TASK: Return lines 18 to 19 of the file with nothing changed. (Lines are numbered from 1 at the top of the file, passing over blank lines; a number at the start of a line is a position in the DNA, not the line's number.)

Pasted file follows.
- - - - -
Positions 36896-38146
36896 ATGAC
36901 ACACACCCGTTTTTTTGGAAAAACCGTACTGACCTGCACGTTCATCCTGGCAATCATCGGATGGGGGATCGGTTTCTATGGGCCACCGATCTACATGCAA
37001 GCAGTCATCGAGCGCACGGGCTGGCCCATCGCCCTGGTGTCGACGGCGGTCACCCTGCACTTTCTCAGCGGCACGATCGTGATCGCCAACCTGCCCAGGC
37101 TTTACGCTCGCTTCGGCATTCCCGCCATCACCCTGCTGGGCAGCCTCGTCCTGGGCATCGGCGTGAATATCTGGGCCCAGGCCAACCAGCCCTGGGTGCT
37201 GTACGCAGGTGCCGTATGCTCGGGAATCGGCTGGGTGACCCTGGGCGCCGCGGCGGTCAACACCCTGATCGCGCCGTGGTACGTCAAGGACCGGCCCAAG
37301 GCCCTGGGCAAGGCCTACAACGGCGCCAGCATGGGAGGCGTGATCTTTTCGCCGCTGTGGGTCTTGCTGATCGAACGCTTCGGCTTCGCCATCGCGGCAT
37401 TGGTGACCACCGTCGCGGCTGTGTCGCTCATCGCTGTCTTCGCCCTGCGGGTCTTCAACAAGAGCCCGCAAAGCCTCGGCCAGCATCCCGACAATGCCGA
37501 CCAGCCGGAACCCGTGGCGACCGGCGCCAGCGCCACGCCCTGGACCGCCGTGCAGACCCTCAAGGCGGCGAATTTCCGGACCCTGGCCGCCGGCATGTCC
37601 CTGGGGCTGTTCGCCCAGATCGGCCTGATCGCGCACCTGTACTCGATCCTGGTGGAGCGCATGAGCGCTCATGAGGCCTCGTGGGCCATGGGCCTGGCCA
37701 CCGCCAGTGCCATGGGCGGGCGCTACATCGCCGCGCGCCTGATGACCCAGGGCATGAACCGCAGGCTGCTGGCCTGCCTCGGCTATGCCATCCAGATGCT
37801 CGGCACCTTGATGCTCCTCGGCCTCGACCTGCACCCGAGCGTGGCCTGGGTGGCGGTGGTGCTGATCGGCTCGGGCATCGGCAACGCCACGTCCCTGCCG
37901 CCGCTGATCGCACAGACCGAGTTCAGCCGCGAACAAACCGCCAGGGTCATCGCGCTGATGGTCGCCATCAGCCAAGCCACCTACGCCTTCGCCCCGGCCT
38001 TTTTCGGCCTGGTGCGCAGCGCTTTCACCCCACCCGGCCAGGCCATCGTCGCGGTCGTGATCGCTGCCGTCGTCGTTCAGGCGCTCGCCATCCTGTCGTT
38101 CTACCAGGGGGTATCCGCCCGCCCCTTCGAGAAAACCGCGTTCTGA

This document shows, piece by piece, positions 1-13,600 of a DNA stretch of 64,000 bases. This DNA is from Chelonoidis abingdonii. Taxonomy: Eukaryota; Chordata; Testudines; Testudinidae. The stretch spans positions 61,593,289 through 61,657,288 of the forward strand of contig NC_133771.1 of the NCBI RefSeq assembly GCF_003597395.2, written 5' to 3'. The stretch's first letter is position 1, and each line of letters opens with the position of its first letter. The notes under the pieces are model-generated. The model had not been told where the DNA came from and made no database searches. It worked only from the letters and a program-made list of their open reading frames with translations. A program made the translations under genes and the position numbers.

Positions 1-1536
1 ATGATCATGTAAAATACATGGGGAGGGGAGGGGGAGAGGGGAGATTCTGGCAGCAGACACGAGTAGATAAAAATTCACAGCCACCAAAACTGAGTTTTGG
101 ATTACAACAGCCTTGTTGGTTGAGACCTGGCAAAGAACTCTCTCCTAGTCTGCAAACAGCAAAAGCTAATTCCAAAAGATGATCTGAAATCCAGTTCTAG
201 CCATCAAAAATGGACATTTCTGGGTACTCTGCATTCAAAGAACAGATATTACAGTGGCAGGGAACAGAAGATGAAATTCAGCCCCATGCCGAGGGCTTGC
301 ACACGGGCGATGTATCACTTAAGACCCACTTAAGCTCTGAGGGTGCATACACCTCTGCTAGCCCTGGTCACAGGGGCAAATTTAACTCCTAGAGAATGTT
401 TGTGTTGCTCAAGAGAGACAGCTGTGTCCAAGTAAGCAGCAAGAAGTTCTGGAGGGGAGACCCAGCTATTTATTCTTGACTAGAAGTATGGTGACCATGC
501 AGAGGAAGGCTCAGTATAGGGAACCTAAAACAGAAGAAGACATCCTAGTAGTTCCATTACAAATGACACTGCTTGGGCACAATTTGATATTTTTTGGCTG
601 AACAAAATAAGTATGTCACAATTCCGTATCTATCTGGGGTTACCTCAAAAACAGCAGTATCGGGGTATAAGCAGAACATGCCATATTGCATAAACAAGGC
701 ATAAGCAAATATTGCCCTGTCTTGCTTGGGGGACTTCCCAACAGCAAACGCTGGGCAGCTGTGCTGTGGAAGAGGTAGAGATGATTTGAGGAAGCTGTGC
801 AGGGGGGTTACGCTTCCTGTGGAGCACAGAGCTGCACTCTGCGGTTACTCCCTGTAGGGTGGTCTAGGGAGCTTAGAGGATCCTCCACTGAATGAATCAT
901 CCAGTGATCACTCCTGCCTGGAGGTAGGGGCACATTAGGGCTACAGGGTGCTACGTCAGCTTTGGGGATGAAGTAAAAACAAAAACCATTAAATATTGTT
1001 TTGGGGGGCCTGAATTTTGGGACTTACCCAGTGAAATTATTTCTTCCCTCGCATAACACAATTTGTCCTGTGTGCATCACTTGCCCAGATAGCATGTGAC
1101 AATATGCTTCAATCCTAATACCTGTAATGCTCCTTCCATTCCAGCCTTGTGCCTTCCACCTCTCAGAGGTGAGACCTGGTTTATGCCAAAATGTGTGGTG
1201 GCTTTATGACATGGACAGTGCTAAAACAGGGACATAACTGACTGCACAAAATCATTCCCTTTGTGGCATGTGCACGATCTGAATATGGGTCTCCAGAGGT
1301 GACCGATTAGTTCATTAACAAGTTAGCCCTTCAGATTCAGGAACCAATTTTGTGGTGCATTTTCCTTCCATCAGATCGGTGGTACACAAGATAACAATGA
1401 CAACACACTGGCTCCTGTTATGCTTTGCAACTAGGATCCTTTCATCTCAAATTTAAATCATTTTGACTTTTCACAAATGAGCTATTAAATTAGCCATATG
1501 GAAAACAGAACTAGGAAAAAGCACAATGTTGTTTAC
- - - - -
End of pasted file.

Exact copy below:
1 ATGATCATGTAAAATACATGGGGAGGGGAGGGGGAGAGGGGAGATTCTGGCAGCAGACACGAGTAGATAAAAATTCACAGCCACCAAAACTGAGTTTTGG
101 ATTACAACAGCCTTGTTGGTTGAGACCTGGCAAAGAACTCTCTCCTAGTCTGCAAACAGCAAAAGCTAATTCCAAAAGATGATCTGAAATCCAGTTCTAG